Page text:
Louis Armstrong’s Sunlit Art

A few weeks ago I finished reading “Pops,” Terry Teachout’s beautiful biography of Louis Armstrong. The book was sitting on a chair in my living room, and I went to put it away. It opened at my touch to the page describing Louis’ recording of “Star Dust.” I read these words:

“Armstrong’s vocal is a paraphrase of Carmichael’s tune and Parish’s lyric, whose words he reshapes with a desentimentalizing freedom that delighted the composer: SometimesIwonderwhyIspendsuchlonelynight (oh, baby, lonely nightnnnmmmmm) / Dreaming of a song (melody, memory) / And I am once again with you. Even for him it was a daringly imaginative transformation, much more so than the instrumental portion of the record, in which he mostly stays within earshot of the tune. The fact that he takes the song at a danceable lope suggests that he was regularly tossing off similar musical miracles on the bandstand in the winter of 1931.”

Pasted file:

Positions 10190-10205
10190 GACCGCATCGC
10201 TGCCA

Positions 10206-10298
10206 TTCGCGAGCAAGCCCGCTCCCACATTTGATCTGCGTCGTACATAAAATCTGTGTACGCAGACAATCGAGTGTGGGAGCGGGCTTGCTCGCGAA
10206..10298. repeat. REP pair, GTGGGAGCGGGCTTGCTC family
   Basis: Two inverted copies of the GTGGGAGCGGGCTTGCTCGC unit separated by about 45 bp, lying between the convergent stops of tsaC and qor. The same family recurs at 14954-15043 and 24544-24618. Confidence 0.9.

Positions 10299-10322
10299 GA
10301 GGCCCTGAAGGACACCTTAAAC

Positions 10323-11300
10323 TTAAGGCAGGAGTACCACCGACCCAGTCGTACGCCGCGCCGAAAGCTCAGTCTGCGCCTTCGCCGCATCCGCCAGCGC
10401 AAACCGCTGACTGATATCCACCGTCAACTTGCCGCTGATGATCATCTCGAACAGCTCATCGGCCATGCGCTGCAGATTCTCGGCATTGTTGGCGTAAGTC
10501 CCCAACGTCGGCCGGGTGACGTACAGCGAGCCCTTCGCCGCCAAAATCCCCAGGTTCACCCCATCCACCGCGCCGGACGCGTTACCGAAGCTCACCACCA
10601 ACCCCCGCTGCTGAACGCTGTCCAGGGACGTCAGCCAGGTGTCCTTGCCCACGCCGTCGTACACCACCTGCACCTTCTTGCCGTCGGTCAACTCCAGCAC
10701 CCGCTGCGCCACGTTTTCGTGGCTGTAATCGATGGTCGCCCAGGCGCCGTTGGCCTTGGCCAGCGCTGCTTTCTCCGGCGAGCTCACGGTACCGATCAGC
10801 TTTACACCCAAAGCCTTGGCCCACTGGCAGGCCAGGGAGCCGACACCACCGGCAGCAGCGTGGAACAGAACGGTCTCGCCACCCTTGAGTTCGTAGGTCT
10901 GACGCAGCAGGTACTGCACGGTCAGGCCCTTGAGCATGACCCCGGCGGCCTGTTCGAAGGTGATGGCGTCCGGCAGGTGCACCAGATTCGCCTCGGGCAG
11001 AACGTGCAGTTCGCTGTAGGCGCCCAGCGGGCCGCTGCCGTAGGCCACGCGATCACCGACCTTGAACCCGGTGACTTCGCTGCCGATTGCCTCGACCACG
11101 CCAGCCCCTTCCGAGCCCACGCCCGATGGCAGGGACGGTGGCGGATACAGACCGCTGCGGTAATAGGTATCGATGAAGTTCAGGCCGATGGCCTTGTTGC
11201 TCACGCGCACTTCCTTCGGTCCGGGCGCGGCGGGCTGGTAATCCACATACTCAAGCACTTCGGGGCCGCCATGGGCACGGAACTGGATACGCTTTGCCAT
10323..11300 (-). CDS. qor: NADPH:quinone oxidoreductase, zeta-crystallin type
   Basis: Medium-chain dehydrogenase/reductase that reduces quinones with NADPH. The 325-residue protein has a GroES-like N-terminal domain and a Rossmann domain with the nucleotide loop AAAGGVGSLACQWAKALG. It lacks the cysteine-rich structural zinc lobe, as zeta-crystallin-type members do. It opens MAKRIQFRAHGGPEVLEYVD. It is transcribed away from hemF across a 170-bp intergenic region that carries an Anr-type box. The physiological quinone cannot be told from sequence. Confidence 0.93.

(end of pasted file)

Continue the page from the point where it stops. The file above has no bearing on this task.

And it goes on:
So I thought, “Well. That sounds like it’s worth a listen or two.”

It is:

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